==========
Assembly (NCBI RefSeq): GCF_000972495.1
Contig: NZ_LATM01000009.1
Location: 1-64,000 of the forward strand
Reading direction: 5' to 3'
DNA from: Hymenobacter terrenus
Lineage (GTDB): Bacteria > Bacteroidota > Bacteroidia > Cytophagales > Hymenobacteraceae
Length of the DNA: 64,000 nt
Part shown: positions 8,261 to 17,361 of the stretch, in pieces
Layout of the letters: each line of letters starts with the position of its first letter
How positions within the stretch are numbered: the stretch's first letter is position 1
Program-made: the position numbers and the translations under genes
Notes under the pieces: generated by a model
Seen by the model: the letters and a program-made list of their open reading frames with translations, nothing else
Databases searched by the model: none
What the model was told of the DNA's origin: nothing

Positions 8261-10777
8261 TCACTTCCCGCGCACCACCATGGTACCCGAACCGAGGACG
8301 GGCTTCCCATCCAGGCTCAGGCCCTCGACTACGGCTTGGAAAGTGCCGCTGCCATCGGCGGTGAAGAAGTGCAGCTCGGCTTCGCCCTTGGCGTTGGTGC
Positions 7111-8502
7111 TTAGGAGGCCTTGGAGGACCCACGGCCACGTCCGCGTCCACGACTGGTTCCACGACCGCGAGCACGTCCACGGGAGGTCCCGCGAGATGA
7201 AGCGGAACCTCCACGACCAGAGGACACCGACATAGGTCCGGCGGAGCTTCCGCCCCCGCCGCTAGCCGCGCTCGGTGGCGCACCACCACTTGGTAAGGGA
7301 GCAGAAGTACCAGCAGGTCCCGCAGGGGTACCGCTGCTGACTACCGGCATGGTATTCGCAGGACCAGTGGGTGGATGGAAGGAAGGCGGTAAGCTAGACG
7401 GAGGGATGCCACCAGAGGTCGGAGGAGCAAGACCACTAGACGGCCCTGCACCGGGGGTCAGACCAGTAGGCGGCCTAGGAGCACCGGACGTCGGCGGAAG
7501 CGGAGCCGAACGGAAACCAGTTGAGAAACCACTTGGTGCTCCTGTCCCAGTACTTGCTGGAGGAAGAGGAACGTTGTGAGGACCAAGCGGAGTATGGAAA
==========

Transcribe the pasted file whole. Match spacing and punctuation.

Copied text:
Assembly (NCBI RefSeq): GCF_000972495.1
Contig: NZ_LATM01000009.1
Location: 1-64,000 of the forward strand
Reading direction: 5' to 3'
DNA from: Hymenobacter terrenus
Lineage (GTDB): Bacteria > Bacteroidota > Bacteroidia > Cytophagales > Hymenobacteraceae
Length of the DNA: 64,000 nt
Part shown: positions 8,261 to 17,361 of the stretch, in pieces
Layout of the letters: each line of letters starts with the position of its first letter
How positions within the stretch are numbered: the stretch's first letter is position 1
Program-made: the position numbers and the translations under genes
Notes under the pieces: generated by a model
Seen by the model: the letters and a program-made list of their open reading frames with translations, nothing else
Databases searched by the model: none
What the model was told of the DNA's origin: nothing

Positions 8261-10777
8261 TCACTTCCCGCGCACCACCATGGTACCCGAACCGAGGACG
8301 GGCTTCCCATCCAGGCTCAGGCCCTCGACTACGGCTTGGAAAGTGCCGCTGCCATCGGCGGTGAAGAAGTGCAGCTCGGCTTCGCCCTTGGCGTTGGTGC
Positions 7111-8502
7111 TTAGGAGGCCTTGGAGGACCCACGGCCACGTCCGCGTCCACGACTGGTTCCACGACCGCGAGCACGTCCACGGGAGGTCCCGCGAGATGA
7201 AGCGGAACCTCCACGACCAGAGGACACCGACATAGGTCCGGCGGAGCTTCCGCCCCCGCCGCTAGCCGCGCTCGGTGGCGCACCACCACTTGGTAAGGGA
7301 GCAGAAGTACCAGCAGGTCCCGCAGGGGTACCGCTGCTGACTACCGGCATGGTATTCGCAGGACCAGTGGGTGGATGGAAGGAAGGCGGTAAGCTAGACG
7401 GAGGGATGCCACCAGAGGTCGGAGGAGCAAGACCACTAGACGGCCCTGCACCGGGGGTCAGACCAGTAGGCGGCCTAGGAGCACCGGACGTCGGCGGAAG
7501 CGGAGCCGAACGGAAACCAGTTGAGAAACCACTTGGTGCTCCTGTCCCAGTACTTGCTGGAGGAAGAGGAACGTTGTGAGGACCAAGCGGAGTATGGAAA